Kent Alpine Gardener's Diary
This entry: 15 March 2015 by Tim Ingram
'Could so lead on the Spring' (Hilaire Belloc)
Nothing is so beautiful as spring---
When weeds, in wheels, shoot long and lovely and lush;
Thrush's eggs look like little low heavens, and thrush
Through the echoing timber does so rinse and wring
The ear, it strikes like lightnings to hear him sing;
The glassy pear-tree leaves and blooms, they brush
The descending blue; that blue is all in a rush
With richness; the racing lambs too have fair their fling.
..... (Gerard Manley Hopkins)
(© Robyn Ingram)
So this entry will look at earliest spring. The alpine shows at Harlow and Loughborough reveal how much is already in flower, even in the garden itself. This little flower arrangement comes from Mavis and Sam Lloyd...
Gerard Manley Hopkin's poem speaks of the vigour of spring but for many alpine gardeners it must really be the detail, which this amazing collection of Dionysia afghanica hybrids at Harlow brings out more than anything else.
And here is an eye level view of Dionysia bazoftica from Nigel Fuller.
The question is: once you've seen these how do you think of any other plant again? Well it is hard until you turn your eye to something like Galanthus 'Sophie North' or this very appealing trio - all from Don Peace.
Or Galanthus woronowii 'Elizabeth Harrison' from John R. - a fabled plant for its price on eBay but likely to prove as good a garden plant as the yellow G. plicatus 'Wendy's Gold' in time. Its price says something about its long term value, or maybe the long term value of snowdrops in gardens in general. John also showed this little trio of primulas, and speaking from an often droughty southern garden these were just lovely to see.
What is it about a plant that appeals? Often amongst alpine plants it is the foliage as much or more than the flowers - silver foliage such as Diane Clement's Tanacetum leontopodium which is really an impossibly velvety version of T. densum amani or T. haradjanii, which can be grown with care in the garden. The botanical mind immediately wants to compare and contrast and imagine the climate and place that a plant like this comes from.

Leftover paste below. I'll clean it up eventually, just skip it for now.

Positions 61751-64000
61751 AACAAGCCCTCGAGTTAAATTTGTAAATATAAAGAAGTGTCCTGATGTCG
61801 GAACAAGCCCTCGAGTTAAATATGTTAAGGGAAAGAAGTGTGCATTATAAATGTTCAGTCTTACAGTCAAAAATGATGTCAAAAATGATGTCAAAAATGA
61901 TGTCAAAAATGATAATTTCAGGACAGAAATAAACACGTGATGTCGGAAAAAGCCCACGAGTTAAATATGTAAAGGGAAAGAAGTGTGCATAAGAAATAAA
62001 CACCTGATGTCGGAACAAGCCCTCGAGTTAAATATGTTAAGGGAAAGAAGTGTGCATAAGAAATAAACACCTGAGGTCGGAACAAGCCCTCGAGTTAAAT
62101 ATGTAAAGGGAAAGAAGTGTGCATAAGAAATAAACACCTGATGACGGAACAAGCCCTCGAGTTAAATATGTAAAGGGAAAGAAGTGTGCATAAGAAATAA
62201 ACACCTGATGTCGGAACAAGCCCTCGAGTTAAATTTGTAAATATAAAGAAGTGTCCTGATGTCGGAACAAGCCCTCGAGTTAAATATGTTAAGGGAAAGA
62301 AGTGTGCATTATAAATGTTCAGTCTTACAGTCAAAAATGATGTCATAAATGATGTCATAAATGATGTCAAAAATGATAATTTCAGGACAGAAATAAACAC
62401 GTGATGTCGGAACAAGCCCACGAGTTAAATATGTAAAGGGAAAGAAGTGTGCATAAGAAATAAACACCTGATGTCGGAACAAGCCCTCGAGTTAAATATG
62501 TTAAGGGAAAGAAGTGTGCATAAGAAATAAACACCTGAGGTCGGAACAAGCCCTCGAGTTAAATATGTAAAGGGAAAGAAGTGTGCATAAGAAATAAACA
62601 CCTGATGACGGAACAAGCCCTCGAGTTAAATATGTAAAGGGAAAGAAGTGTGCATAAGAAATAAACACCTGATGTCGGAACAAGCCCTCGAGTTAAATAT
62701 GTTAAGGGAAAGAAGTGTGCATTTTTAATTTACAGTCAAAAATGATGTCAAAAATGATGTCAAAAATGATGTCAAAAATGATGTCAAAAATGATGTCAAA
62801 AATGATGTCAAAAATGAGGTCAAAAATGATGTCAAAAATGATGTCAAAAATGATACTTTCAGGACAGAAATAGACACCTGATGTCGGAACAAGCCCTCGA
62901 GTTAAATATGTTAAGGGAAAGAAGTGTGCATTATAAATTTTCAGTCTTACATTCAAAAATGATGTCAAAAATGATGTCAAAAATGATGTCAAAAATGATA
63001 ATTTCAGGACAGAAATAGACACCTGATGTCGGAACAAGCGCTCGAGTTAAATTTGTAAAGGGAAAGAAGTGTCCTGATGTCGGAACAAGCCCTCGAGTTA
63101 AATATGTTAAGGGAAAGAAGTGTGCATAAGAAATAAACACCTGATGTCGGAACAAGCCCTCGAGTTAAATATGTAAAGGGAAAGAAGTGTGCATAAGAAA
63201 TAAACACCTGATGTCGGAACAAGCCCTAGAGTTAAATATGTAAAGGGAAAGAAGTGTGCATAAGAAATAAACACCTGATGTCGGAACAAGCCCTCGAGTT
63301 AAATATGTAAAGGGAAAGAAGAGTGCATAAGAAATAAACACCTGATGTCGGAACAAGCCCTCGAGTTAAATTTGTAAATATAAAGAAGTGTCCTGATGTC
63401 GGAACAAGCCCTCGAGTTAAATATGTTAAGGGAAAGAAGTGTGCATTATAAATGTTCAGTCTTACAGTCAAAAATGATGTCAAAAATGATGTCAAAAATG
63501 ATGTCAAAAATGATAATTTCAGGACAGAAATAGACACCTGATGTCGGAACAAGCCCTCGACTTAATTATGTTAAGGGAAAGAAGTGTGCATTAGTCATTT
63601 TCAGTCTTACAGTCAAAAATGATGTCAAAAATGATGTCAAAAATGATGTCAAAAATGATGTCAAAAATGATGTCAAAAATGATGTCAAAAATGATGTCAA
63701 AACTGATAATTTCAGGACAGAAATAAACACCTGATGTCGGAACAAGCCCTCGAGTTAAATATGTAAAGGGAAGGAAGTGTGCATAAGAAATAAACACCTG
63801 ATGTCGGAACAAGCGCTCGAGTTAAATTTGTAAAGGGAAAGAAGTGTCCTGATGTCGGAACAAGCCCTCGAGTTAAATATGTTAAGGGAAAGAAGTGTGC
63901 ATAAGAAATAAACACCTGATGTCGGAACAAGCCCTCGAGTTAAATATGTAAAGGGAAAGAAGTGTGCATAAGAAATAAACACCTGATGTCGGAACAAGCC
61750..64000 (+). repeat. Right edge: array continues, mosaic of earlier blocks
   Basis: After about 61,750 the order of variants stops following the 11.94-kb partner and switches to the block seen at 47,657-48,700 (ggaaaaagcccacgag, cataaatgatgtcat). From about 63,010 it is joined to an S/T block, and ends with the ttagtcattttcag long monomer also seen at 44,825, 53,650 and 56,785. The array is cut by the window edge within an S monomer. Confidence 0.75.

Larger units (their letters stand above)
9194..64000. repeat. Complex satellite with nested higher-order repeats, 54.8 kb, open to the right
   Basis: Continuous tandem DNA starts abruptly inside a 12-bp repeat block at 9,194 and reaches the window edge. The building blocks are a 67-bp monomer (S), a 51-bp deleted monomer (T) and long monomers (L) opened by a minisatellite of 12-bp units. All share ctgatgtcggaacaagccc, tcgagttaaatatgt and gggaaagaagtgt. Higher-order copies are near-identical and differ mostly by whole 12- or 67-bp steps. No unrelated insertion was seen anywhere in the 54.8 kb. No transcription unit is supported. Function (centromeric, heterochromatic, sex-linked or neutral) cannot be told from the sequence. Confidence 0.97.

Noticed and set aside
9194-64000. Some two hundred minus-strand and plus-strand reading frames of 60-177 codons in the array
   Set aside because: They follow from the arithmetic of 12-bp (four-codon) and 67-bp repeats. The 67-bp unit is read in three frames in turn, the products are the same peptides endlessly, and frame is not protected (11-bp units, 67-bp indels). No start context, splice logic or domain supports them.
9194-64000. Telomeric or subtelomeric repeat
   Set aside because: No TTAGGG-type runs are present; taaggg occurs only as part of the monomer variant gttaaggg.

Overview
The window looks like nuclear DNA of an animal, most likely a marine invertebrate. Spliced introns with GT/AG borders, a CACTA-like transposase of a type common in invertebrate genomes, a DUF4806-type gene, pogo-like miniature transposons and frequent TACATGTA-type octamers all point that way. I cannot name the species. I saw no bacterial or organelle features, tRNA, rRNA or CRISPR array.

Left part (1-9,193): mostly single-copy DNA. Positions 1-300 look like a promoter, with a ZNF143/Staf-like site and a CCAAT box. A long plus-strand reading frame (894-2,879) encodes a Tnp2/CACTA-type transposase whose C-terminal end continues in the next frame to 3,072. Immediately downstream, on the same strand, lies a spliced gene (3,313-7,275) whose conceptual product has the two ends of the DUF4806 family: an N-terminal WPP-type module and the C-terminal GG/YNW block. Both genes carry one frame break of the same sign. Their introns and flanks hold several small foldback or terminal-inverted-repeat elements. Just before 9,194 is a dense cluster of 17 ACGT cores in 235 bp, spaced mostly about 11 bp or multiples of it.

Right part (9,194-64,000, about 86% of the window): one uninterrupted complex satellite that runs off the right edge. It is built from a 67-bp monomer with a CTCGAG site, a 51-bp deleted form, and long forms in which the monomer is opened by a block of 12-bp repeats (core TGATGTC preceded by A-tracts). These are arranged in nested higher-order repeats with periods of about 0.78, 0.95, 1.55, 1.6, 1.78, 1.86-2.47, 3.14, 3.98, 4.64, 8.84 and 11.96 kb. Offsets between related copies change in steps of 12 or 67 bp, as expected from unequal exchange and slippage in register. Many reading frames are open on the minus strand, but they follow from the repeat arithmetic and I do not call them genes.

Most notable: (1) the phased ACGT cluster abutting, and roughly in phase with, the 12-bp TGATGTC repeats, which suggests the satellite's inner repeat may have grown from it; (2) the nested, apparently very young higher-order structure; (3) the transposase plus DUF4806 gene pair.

At Loughborough, amongst tables bursting with colour, was this fantastic little plant of Goodyera pubescens (Neil Hubbard) and Colchicum macrophyllum (Simon Bond). The latter we have in the garden, grown from Archibald seed and it is yet to flower - but what a leaf!
If you were a heroine in a Jane Austen novel you would probably swoon on viewing a narcissus like this one from Nigel Fuller - somehow this was all the more beautiful for the fact that there weren't so many plants on display at Harlow. It was easier to view them more for themselves - too many of something similar and beauty can be lost to criticism, and beauty is simply obvious when you see it.
Why is it that Iris 'Velvet Smile' doesn't have quite the cachet of I. rosenbachiana 'Tovil Dara'? Are these choice irises rather like the Birds of Paradise that David Attenborough describes, just somewhere out on their own? They are hardly growable in the garden whereas a reticulate like 'Clairette' can be very successful with a bit of trial and error.
At Wisley, just at the top of the rock garden, is this rather wonderful planting of iris, crocus and cyclamen (more pictures to come later).
At Loughborough was the exotically named Ypsilandra thibetica from Diane. This is a martyr to vine weevil, which the gardener may not want to know, but the fun for a propagator is that you can take a section of leaf and loop it with both ends in cutting compost and both will root and produce new plantlets. We had lost this so it was good to see it for sale again.
At both Harlow and Loughborough the excitement (and maybe envy) on seeing plants displayed like this is given opportunity by finding them for sale! - as these few pictures highlight.
This exhibit on Fritillaria from Kew at the Harlow AGS Show shows that precision which relates plant and plantsman, botanist and philosopher.
The poetry that I opened this Diary entry with comes from the garden as well and here it is in the way plants grow together or just sometimes how well suited they are to a particular situation. Saxifrages and tufa at Wisley consort to perfection, highly frustrating where the one is as rare as the other is beautiful.
Woodland plants appeal in a rather different way but again a bank like this one above the bulb meadow at Wisley is not as effortless as it looks, as I have described earlier with reference to snowdrops. In the same way as you might view a painting, first from afar and yet with a definite attraction, so as you look closely - as in the third picture in our garden - it is the way plants meld together which brings it to life.
(to be continued... )